Page 3 of 3 ... 2006 - present
I decided to replace the old Sun tachometer that I used to have mounted on the steering column with one of ShiftWorks new in-dash tachometers. They mount in place of the clock (or clock delete plate in my case) and have a factory styled appearance.
I also updated the aftermarket gauge cluster I had hanging under the dash with some new AutoMeter gauges. I chose their Z-series gauges since they are a close match to the original instrument cluster with their red/orange pointers and white numbering on black faces. Rather than leave them hanging under the dash, I purchased a good used dash pad from a car that had factory AC and made a panel to mount them in the opening where the center AC vent was located. I first tried some plastic angle rings that tilt the gauges about 15 degrees but they still weren't enough to compensate for the tilt of the dash face and angle the gauges off towards the driver side for easier viewing. So I cut my own angle rings from some 2 ¼" OD exhaust pipe to tilt the gauges about 35 degrees.
Years ago I added an older Pioneer AM/FM/cassette player but never really listened to it that much. So when I put the instrument panel back in after the tachometer/gauge upgrade, I decided to go back to an original radio. I used the Delco AM radio from the green 4-door parts car. The old Pioneer radio wasn't a perfect fit but at least I didn't have to cut the opening in the dash bezel (also from the 4-door parts car) to make it fit so there was no problem going back to an original radio. An aftermarket FM converter (mounted under the dash) does a good job of tuning in FM stations and playing them through the original AM radio.
The old original speaker in the dash quit working and none of the used ones I had were any better. So when ordering some new speakers for Dad's 63 Impala from SM Electro-Tech I decided to buy one for my Nova. They have the 4" x 10" special rectangle style speaker that fits perfectly in the dash using the original mounting bracket and has the correct 10 Ω impedance to work with the factory Delco radio.
While searching on eBay one night, I came across a factory AM/FM radio from a 76 Nova that was priced considerably lower than most due to it being in non-working condition. Appearance wise, it looked very good and is nearly identical to the 74 version (a rectangular Delco logo on the inner part of the dial instead of a Delco script on the outer lens and different knobs were the only differences I could see). So I decided to buy it and see if I could fix it.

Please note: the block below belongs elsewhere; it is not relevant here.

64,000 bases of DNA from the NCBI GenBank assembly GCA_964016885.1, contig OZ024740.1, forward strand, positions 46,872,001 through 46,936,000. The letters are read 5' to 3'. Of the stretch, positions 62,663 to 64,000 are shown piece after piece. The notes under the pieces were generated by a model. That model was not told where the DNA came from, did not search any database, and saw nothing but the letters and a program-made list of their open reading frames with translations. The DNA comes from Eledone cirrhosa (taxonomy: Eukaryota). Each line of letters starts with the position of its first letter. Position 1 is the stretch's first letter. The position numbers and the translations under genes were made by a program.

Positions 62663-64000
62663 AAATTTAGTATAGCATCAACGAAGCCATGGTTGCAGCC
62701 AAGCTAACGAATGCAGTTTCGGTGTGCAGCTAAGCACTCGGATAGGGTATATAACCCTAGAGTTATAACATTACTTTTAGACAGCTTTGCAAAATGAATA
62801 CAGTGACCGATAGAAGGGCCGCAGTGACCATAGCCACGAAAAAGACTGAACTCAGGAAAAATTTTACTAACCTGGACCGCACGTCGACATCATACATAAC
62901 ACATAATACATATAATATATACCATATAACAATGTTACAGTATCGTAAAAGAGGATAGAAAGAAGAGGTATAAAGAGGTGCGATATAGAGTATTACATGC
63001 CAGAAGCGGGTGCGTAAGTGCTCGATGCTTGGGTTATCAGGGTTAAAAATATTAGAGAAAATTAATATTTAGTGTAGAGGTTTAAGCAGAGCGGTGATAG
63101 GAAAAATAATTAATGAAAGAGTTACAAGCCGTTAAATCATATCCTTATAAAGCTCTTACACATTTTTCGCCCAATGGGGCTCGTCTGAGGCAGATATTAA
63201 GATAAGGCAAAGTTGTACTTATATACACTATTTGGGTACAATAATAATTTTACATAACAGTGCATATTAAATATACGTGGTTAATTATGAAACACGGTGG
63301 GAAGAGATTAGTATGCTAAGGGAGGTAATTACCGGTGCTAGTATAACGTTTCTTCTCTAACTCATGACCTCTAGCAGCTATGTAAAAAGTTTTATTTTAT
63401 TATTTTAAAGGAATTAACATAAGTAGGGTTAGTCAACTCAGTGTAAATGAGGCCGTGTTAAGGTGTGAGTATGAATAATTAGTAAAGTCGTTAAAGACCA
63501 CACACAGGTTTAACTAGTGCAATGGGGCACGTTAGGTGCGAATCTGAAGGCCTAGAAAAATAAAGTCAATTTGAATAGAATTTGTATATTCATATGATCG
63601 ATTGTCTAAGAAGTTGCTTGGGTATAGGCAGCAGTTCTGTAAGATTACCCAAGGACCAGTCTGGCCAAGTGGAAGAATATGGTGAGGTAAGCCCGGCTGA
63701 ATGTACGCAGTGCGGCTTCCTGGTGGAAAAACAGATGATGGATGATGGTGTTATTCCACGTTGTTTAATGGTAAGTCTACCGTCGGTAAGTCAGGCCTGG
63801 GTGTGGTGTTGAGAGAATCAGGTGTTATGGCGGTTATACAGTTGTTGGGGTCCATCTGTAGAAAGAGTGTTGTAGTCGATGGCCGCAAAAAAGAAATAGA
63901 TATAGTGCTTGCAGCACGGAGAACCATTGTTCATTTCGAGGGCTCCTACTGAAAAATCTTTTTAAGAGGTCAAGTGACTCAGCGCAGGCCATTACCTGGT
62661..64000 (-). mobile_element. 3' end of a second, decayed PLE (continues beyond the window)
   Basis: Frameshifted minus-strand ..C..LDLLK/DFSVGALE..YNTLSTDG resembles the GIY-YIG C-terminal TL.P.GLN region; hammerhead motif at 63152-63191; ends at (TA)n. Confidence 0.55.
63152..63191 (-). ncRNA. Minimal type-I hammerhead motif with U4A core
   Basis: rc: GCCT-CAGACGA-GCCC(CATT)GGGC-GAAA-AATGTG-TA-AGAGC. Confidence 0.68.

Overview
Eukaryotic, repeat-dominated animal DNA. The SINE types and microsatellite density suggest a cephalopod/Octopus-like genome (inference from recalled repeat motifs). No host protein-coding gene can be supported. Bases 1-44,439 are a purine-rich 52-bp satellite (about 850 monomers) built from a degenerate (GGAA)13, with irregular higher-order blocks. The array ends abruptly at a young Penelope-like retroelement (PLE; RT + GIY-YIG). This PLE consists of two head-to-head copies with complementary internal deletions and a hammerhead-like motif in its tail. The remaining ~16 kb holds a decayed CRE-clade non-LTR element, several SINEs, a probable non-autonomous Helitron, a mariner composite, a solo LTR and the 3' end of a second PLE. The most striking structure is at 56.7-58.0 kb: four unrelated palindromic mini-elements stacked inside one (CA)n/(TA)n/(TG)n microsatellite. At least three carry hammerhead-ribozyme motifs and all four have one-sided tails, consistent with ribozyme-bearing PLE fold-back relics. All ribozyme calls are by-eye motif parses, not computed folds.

Having a schematic comes in handy when troubleshooting electronics so I did a search of this radio's service reference number (60XFPK1) on SAMS Technical Publishing website. That shows it listed in volume AR-191 but when I looked up a copy on eBay, it appears as though AR-191 covers model 75XFM1 instead. That's the 1975 stereo version and the radio I have is the mono version with an integral front/rear fader control. So I tried a search using the radio's FCC data model number (7933511-1) and that returned listings in SAMS AR-117, AR-127, and AR-189. Volume AR-189 covers the 1975 version of this radio (51XFPK1). I figured that would be close enough and spent $5 for used and somewhat musty smelling :) copy of that volume. As I had expected, the circuitry in the 75 & 76 radios is nearly identical with only some minor updates to the board layout.
With the schematics from the SAMS manual (a portion of which is shown above), I was quickly able to determine that the radio's 8.23V power supply section was not operating correctly. A couple more voltage measurements narrowed the problem down to C128, a 40μF, 16V electrolytic capacitor. It had developed an internal short and was pulling point 115 in the circuit down to ground. Luckily, R188 was able to handle the extra current so the shorted capacitor didn't cause any additional damage. Simply replacing C128 with a new 47μF, 25V cap that I happened to have on hand got the radio working again. My gamble on the non-working radio paid off.
Looking back on it, I probably could have spent some time tracing out the circuit and found this problem without the schematic. But having it sure made the job easier and now I have a handy reference for any future troubleshooting & repair needs. Speaking of which, the other electrolytic capacitors in this radio appear to be originals. They're nearly 40 years old so I'll be replacing them as preventative maintenance before installing this radio in my Nova. I've also taken the opportunity to clean the volume, tone, and fader potentiometers with some Caig DeoxIT Fader F5 and swap to the 74 style knobs.